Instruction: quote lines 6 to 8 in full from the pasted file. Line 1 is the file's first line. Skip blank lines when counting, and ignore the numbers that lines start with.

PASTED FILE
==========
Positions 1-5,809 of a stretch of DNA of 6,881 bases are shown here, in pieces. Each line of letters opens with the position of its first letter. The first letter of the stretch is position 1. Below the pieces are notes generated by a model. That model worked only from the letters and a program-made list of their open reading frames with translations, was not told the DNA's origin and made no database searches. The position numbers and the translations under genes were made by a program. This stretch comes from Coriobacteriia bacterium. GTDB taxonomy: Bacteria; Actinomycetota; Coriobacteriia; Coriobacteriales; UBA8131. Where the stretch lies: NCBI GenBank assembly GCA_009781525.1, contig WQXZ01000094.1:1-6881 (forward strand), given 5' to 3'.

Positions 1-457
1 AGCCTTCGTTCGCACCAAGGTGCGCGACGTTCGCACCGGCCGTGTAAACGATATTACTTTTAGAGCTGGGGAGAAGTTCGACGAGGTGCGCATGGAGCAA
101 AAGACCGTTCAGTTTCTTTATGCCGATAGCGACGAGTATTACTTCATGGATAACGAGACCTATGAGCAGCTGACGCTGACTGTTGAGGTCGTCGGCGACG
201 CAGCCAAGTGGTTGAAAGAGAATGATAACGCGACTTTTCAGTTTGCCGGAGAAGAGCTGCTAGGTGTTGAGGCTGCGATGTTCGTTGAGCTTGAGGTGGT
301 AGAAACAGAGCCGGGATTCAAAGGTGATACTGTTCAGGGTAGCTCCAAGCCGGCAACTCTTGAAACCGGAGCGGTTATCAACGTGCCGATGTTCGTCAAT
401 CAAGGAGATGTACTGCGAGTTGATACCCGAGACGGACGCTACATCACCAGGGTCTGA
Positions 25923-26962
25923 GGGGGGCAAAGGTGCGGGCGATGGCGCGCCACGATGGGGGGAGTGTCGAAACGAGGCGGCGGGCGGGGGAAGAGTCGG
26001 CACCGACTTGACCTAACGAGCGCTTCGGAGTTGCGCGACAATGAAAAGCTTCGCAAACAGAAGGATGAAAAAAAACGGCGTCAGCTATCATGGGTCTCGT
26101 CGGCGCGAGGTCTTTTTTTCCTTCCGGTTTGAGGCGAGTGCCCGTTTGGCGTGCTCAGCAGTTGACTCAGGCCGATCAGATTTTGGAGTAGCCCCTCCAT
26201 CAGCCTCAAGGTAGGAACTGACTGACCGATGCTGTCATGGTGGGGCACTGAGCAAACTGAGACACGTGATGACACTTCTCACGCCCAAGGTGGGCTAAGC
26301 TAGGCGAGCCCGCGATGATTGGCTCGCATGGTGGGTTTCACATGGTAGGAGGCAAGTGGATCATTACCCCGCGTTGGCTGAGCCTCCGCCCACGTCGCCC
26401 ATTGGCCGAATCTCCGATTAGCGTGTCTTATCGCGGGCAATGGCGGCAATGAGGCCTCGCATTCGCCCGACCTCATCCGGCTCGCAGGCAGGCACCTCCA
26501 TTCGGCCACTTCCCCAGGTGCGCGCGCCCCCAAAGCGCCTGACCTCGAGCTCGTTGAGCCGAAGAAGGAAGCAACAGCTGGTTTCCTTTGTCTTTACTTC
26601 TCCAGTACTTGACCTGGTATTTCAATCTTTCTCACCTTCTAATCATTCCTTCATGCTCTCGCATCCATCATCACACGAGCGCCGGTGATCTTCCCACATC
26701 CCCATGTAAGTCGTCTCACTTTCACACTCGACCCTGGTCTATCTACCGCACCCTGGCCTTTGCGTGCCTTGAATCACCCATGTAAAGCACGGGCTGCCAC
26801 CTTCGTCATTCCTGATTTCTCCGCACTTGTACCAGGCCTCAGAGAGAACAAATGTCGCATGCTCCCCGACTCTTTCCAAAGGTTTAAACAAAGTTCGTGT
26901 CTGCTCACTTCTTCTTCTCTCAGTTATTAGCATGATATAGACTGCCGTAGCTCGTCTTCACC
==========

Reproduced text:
301 AGAAACAGAGCCGGGATTCAAAGGTGATACTGTTCAGGGTAGCTCCAAGCCGGCAACTCTTGAAACCGGAGCGGTTATCAACGTGCCGATGTTCGTCAAT
401 CAAGGAGATGTACTGCGAGTTGATACCCGAGACGGACGCTACATCACCAGGGTCTGA
Positions 25923-26962